Discrimination / Identification (KEVIN AUSTIN )

Subject: Discrimination / Identification
Date:    Mon, 12 Oct 1998 07:36:04 -0400

Having no scientific training, I was caught by Pierre Divenyi's comment that ... [snip] > I would venture >pointing out that (as they have shown) identification and discrimination >can be regarded as esentially identical processes. I have (intuitively) come to the place of finding the following, not clearly segregated, sequence in learning (training), particularly in ear-training acknowledgement (of source) discrimination ... [ reproduction ] identification ... [ notation ] If I understand correctly, this would mean (something like, eg the identification of intervals, or pianos), that there are / would be a set of parameters that the listener has established to discriminate that two (or more) stimuli are different. There are likely sub-steps to this process in the identification of intervals, starting with: are these two notes (piano sounds) the same. This is made more complex with intervals if the two sounds come from two different instruments (eg flute and horn, sampled Yamaha 9' and a different Yamaha 9'). Identification would seem to require some sort of mental template to have been established, that can reliably be called upon to compare the stimulus to. (eg with intervals, what is the sound of a major 3rd ascending). If this ability involves the same process as identification, then it would seem likely that many (most?) people would be able to move from discrimination to identification through training. It has been my experience (with liberal arts music students), that there are some people who never acquire the skill of interval (or chord!) identifiction in a reliable, repeatable, long-term manner. Frequently this is attributed to poor memory/recall. A completely unscientific survey of mine (accumulated experience) informs me that frequently, context plays as very large part in this process of identification. Intervals (for most people that I have taught) appear not to be two notes sounding together, but a collection of data related to (western european) concepts of tonality, ie a set of relationships between objects, rather than the objects themselves. This may relate to the 'piano discrimination' issue, since few people have listened intently to single notes on a piano, and likely even fewer have more than 20% of this experience from in front of an acoustic instrument. If the subjects have listened to any pop music, over a variety of loudspeakers (eg car, home, headphones, studio, kitchen), there may not be a sense of the 'identity' of a piano. And this varies with how a piano was recorded, and the processing that the sound underwent. Acoustic pianos also have resonances which are always present (artifacts of identity), notably that the dampers do not entirely mute all vibration from the lower strings, and that the upper strings are undamped. It could be that discrimination will work on the basis of the artifacts, but the recognition/identification works on other information (but, as proposed, through the same process). Best Kevin kaustin(at)vax2.concordia.ca Email to AUDITORY should now be sent to AUDITORY(at)lists.mcgill.ca LISTSERV commands should be sent to listserv(at)lists.mcgill.ca Information is available on the WEB at http://www.mcgill.ca/cc/listserv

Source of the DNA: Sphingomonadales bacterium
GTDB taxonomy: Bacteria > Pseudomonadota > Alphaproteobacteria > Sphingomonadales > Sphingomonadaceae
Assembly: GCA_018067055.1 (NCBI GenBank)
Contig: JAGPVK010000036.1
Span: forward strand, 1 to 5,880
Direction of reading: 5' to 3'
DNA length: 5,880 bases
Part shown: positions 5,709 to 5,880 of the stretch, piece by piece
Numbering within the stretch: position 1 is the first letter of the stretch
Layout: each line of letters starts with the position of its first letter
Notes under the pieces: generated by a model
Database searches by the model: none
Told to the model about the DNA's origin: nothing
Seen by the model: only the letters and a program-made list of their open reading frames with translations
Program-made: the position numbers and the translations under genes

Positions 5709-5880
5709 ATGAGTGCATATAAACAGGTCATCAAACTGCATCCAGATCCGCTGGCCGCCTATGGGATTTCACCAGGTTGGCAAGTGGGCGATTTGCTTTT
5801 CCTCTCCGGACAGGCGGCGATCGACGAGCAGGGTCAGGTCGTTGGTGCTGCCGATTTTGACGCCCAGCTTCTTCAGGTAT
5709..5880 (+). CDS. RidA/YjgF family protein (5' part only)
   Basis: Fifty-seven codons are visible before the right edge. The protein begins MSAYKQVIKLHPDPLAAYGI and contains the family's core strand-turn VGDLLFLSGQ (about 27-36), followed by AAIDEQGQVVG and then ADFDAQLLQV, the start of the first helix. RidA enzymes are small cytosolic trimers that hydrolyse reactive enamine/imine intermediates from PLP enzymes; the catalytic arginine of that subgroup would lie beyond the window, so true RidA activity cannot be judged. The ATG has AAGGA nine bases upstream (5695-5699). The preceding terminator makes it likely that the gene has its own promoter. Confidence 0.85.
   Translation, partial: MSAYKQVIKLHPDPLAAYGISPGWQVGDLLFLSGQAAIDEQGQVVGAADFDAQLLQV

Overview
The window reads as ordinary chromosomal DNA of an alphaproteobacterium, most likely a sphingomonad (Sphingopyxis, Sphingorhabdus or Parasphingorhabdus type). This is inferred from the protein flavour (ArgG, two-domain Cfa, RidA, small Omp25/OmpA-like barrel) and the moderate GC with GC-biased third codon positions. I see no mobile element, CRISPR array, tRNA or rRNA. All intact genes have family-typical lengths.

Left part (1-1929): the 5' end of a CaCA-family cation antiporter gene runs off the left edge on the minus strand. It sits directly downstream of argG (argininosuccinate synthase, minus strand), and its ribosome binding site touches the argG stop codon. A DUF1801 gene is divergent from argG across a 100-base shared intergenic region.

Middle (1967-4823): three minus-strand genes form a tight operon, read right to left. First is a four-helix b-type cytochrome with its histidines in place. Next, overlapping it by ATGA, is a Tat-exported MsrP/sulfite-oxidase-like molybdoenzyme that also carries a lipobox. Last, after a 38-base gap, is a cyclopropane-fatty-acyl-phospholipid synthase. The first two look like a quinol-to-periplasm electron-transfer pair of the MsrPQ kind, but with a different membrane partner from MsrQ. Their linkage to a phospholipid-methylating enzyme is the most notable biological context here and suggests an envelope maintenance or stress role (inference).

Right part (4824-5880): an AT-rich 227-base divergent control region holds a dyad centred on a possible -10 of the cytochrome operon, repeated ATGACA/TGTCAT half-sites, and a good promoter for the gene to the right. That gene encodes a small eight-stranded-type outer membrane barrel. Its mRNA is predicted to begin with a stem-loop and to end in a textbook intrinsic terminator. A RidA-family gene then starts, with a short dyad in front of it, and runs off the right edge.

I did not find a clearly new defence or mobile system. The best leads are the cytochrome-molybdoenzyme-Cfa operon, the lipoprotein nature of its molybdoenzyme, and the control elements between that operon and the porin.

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DAn Ellis <dpwe@ee.columbia.edu>
Electrical Engineering Dept., Columbia University